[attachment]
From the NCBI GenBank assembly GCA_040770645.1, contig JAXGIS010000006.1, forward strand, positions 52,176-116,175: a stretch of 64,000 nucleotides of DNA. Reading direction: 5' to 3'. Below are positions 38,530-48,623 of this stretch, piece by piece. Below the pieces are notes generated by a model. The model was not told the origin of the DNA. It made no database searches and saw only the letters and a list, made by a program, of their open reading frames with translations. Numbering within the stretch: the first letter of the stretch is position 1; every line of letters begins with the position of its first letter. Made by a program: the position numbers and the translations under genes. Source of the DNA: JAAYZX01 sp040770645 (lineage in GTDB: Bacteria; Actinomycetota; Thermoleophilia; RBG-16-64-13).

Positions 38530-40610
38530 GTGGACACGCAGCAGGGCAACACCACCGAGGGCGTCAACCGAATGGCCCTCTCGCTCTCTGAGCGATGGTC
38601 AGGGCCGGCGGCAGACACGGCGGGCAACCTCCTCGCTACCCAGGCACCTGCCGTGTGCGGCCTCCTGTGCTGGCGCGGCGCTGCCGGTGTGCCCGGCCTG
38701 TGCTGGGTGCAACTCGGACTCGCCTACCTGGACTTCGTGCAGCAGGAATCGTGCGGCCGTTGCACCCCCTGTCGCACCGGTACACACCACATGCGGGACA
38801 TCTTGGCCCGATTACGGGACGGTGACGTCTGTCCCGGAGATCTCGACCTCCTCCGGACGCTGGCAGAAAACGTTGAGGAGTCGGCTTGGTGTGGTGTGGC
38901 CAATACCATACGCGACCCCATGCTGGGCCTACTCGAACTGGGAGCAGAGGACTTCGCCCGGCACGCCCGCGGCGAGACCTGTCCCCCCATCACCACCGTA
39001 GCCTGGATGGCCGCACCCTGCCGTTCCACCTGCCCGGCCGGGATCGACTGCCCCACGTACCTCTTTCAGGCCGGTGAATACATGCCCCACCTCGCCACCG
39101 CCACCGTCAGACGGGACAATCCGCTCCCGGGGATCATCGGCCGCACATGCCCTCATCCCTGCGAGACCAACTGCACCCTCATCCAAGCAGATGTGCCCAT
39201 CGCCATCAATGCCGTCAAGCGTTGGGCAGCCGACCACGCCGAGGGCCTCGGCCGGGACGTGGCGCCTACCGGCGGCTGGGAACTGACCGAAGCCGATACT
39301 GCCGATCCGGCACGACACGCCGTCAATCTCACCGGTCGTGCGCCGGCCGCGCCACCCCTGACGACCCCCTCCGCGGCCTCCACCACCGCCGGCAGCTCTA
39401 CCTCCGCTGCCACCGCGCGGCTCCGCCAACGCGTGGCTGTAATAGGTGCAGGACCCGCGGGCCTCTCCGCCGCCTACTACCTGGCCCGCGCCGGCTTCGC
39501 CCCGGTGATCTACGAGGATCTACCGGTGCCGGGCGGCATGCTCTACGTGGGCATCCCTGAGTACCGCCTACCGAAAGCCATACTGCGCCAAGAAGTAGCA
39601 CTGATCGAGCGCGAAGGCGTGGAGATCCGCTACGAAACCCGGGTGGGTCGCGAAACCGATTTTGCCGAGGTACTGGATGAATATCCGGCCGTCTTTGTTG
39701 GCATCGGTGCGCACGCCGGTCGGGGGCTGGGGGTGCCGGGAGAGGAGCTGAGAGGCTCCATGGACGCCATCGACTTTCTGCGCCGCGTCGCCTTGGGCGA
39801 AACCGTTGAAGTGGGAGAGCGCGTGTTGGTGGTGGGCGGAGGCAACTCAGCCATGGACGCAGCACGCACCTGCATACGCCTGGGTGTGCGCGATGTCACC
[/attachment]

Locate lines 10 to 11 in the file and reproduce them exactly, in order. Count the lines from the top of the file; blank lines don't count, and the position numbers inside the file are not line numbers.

39201 CGCCATCAATGCCGTCAAGCGTTGGGCAGCCGACCACGCCGAGGGCCTCGGCCGGGACGTGGCGCCTACCGGCGGCTGGGAACTGACCGAAGCCGATACT
39301 GCCGATCCGGCACGACACGCCGTCAATCTCACCGGTCGTGCGCCGGCCGCGCCACCCCTGACGACCCCCTCCGCGGCCTCCACCACCGCCGGCAGCTCTA